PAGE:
Imperial Tobacco has said that its experience of a smoking ban in Scotland, introduced just a year ago, and the experience in other markets, such as Ireland, confirms its view that smokers will continue to smoke.  Any initial dip in consumption diminishes over time. Does the Treasury concur with that assessment and how did it reach its revised forecast that the ban would lead to a loss of revenue of just £100 million in 2007-08 and £500 million in 2008-09? Finally, is it anticipated that further revisions to the projection will be necessary?

Photo of Eric Illsley Eric Illsley Labour, Barnsley Central

For the avoidance of any further confusion, Members will notice that a number of clauses have no amendments so far. The question will be that the clause stand part of the Bill, which will enable debate. No one is required to move the question, as it is put by the Chairman, and any Member can speak to it.

Photo of Paul Goodman Paul Goodman Shadow Minister (Childcare), Treasury

Welcome to the Chair, Mr. Illsley. The Financial Secretary began by speculating about what your presence meant in terms of the goings on in the exalted world of the Speaker’s Panel. I would not be so bold as to follow him in that, but I know that you will enjoy every minute of these proceedings and I can see that you already feel thoroughly at home.

Photo of Eric Illsley Eric Illsley Labour, Barnsley Central 10:15 am, 10th May 2007

Order. For the benefit of the Committee, it is a little disconcerting to look around the room and see that the hon. Member for Coventry, South and I are the longest-serving Members here. As a former Opposition Whip, I know a lot about Finance Bills. The disappointment is that they have changed very little since 1988.

Photo of Paul Goodman Paul Goodman Shadow Minister (Childcare), Treasury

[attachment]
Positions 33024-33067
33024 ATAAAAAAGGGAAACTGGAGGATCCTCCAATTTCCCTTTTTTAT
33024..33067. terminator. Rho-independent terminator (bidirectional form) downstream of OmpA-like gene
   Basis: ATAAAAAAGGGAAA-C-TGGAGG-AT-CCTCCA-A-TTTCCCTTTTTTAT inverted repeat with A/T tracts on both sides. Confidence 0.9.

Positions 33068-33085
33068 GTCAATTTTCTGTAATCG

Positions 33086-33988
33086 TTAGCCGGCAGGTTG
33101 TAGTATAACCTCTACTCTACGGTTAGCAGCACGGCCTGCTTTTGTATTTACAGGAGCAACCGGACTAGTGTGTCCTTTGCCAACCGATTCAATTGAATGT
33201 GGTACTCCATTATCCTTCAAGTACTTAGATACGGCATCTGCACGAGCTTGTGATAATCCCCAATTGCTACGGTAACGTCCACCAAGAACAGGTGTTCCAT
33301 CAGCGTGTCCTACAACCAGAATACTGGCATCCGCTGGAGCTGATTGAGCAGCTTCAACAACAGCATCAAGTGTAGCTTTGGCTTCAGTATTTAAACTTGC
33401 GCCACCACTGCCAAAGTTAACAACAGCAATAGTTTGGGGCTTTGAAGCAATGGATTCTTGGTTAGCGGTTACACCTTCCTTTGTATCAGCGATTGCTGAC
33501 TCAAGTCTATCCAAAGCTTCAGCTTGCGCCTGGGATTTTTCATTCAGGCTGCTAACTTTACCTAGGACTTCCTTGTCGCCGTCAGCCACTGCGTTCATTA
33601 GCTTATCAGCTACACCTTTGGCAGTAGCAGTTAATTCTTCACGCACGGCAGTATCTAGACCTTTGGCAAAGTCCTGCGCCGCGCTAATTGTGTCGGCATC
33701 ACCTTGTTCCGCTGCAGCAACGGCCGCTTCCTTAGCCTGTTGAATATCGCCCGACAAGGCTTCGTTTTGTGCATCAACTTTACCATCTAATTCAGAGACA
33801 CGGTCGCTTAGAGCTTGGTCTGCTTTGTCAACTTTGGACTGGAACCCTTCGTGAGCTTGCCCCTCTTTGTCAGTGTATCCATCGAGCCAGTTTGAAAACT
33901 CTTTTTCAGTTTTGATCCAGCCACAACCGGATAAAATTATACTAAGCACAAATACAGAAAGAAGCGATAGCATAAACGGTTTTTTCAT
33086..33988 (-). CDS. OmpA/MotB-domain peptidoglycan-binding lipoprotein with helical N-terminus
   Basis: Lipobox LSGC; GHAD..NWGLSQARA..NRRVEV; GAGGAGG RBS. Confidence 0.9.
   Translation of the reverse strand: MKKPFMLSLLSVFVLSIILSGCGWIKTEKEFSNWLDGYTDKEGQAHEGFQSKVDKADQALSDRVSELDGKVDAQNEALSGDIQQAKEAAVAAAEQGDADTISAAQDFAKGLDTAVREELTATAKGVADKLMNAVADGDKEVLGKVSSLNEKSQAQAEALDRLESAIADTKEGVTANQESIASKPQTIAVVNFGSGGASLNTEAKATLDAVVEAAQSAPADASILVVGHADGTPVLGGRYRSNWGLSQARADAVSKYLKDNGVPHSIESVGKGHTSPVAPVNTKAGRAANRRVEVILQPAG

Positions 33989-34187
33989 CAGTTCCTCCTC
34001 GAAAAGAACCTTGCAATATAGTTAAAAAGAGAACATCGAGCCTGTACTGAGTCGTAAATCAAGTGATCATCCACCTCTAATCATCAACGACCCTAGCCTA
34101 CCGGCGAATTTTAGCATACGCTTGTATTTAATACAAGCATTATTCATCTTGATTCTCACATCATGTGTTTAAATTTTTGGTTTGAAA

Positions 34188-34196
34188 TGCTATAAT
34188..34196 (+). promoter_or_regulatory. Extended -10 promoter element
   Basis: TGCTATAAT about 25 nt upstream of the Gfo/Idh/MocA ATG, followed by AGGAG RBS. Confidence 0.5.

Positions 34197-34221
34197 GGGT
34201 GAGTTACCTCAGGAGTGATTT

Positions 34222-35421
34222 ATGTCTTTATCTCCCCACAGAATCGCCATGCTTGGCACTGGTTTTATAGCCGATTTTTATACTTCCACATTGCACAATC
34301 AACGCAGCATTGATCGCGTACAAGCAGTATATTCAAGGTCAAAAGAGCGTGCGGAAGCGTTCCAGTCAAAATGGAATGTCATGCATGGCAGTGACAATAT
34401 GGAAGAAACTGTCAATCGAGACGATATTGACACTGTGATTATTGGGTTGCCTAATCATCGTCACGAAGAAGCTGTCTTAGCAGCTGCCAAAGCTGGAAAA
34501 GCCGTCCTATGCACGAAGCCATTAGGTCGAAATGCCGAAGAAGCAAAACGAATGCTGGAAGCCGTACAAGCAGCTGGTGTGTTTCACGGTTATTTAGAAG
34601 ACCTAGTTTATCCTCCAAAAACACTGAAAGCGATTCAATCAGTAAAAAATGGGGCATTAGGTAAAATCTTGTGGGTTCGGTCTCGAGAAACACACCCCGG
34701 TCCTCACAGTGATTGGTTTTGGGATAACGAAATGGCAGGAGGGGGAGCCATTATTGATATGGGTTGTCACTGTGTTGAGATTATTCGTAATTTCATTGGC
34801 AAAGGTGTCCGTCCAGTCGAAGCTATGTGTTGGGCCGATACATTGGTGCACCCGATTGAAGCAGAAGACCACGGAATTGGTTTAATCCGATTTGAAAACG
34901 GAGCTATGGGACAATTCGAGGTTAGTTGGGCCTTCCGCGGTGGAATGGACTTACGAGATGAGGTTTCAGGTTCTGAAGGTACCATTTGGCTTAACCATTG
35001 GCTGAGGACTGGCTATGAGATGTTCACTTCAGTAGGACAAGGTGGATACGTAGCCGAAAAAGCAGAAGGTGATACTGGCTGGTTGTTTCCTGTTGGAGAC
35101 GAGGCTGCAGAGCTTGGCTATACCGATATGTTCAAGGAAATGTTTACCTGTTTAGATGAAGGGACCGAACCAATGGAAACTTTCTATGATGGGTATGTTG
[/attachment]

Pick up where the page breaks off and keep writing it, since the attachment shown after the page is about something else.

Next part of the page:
My experience could not possibly compare to yours, Mr. Illsley. Although you may not know the background to this—I shall be very happy to tell you all about it afterwards—you will at least be pleased to see that I have been restored to my correct gender and political party in the Committee’s proceedings.

Photo of Paul Goodman Paul Goodman Shadow Minister (Childcare), Treasury

For such an observant person as the Economic Secretary, I can scarcely believe that to be true.

Without any further ado, let me move on to what is left in the clause that my hon. Friend the Member for Braintree has not already covered in his masterly exposition. Just as with the corresponding clause in last year’s Bill, he has given the Committee a chance to explore the relationship between the rate of duty, the amount of revenue for the Treasury, and the effects as regards smuggling, counterfeit and lost revenue. There is obviously a relationship between those factors. The case for large increases in duties, which I think my hon. Friend the Member for Ludlow hinted at last year, is that they will help to reduce smoking and, on paper at least, bring in more revenue for public services. The case for lower rates, freezes or even cuts, which was hinted at last year by my hon. Friend the Member for Braintree—we were therefore able to have an interesting discussion—is that the law of unintended consequences applies. In other words, large increases  will stimulate the smuggling of tobacco and counterfeit products, and thereby reduce revenue and fail to reduce smoking, as people switch from legal to illegal tobacco.